First law of thermodynamics
Let us consider a gas inside a cylinder fitted with a movable frictionless piston. The walls of the cylinder are made up of non conducting material and the bottom is made up of conducting material (Fig.).
Let the bottom of the
cylinder be brought in contact with a hot body like burner. The entire heat
energy given to the
gas is not converted into work. A part of the heat energy is used up in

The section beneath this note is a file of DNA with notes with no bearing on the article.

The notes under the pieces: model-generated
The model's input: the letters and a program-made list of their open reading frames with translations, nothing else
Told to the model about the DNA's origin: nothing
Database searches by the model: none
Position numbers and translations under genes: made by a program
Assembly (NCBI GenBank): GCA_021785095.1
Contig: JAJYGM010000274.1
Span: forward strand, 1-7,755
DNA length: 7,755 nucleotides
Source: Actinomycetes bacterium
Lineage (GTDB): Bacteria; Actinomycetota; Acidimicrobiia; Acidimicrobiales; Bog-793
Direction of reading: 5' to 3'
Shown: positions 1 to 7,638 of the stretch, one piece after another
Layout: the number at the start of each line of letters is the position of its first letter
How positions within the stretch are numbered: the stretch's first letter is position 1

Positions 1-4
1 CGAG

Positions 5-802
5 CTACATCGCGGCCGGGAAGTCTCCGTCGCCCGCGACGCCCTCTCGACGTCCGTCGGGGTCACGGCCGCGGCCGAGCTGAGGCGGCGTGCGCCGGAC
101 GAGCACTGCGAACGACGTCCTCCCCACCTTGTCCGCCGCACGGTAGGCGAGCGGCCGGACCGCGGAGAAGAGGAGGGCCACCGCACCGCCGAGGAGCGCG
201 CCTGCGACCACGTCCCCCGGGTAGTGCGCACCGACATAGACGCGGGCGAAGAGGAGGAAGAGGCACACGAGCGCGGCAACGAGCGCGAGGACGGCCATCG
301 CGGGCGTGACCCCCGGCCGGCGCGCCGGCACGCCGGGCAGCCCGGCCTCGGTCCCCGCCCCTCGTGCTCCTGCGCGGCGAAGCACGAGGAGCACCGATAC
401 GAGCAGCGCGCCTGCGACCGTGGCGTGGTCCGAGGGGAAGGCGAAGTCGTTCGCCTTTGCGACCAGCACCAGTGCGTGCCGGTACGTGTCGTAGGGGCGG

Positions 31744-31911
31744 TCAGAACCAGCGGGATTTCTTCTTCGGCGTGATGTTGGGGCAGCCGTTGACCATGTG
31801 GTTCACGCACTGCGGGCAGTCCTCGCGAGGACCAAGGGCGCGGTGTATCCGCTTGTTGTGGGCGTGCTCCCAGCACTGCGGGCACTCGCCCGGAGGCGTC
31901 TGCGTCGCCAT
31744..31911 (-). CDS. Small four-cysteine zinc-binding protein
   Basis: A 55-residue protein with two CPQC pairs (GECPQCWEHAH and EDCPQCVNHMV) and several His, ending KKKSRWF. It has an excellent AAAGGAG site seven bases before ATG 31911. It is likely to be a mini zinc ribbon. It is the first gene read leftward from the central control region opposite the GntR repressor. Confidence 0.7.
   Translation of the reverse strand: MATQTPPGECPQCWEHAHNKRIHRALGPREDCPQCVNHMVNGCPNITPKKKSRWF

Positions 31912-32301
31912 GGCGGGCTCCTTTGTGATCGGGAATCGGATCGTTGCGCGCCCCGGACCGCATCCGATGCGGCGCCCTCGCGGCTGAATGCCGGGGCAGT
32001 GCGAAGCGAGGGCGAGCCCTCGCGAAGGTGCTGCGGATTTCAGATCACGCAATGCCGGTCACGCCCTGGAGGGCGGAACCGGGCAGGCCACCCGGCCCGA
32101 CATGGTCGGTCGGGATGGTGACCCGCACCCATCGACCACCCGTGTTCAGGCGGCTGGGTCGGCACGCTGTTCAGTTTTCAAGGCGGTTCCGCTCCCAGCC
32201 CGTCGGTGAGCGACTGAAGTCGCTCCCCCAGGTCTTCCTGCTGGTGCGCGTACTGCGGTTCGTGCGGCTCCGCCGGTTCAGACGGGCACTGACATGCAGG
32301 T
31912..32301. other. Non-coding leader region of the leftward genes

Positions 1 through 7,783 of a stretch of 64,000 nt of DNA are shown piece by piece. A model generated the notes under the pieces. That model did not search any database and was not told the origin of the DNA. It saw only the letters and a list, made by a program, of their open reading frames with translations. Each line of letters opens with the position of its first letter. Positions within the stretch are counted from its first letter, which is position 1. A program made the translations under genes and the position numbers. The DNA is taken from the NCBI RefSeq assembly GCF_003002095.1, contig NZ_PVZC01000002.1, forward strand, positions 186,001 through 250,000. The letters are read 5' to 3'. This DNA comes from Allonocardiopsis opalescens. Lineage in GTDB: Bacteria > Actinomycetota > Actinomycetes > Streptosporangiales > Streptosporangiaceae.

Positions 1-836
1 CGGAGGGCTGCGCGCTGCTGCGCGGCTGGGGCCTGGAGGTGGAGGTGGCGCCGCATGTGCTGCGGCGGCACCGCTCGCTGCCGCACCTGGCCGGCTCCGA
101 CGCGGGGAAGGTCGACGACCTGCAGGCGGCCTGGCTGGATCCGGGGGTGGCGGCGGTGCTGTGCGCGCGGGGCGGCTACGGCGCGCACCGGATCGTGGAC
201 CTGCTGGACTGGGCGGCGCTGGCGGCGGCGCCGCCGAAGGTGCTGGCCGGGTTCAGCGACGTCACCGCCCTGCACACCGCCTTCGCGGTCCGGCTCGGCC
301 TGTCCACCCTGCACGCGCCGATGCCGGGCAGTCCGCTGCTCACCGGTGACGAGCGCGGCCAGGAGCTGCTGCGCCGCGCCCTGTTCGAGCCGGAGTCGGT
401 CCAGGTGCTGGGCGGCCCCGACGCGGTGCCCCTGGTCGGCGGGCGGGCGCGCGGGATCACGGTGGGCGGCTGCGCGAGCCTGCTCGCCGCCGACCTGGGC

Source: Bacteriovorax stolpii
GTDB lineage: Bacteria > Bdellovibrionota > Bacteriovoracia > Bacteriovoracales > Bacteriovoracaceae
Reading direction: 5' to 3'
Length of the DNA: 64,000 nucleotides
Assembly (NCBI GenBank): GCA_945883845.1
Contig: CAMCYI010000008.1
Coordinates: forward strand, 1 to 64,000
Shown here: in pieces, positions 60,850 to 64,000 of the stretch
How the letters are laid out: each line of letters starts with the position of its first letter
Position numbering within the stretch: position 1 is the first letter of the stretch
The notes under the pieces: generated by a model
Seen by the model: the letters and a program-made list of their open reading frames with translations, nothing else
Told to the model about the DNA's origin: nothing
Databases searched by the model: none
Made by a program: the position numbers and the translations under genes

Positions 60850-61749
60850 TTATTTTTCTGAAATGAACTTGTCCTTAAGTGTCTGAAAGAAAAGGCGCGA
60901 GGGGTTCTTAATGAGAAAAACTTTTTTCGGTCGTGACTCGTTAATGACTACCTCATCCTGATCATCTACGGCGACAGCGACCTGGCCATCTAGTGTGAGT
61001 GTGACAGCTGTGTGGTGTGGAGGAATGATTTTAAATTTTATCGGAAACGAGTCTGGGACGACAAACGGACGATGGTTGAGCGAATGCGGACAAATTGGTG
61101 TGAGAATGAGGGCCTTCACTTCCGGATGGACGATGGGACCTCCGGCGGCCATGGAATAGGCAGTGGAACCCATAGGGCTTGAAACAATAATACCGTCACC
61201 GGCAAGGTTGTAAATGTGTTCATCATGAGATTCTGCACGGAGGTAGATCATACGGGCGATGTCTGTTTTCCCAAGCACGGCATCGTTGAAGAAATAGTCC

increasing the temperature of the gas (i.e) in increasing its internal energy
and the remaining energy is used up in pushing
the piston upwards
(i.e.) in doing work.
If ∆Q is the heat
energy supplied to the gas, U1 and U2 are initial and
final internal energies and ∆W is the work done by the system, then
∆Q = ∆W + (U2
∆Q = ∆W + ∆U
where ∆U is the change
in the internal energy of the system.
Hence, the first law of
thermodynamics states that the amount of heat energy supplied to a system is
equal to the sum of the change in internal energy of the system and the work
done by the system. This law is in accordance with the law of conservation of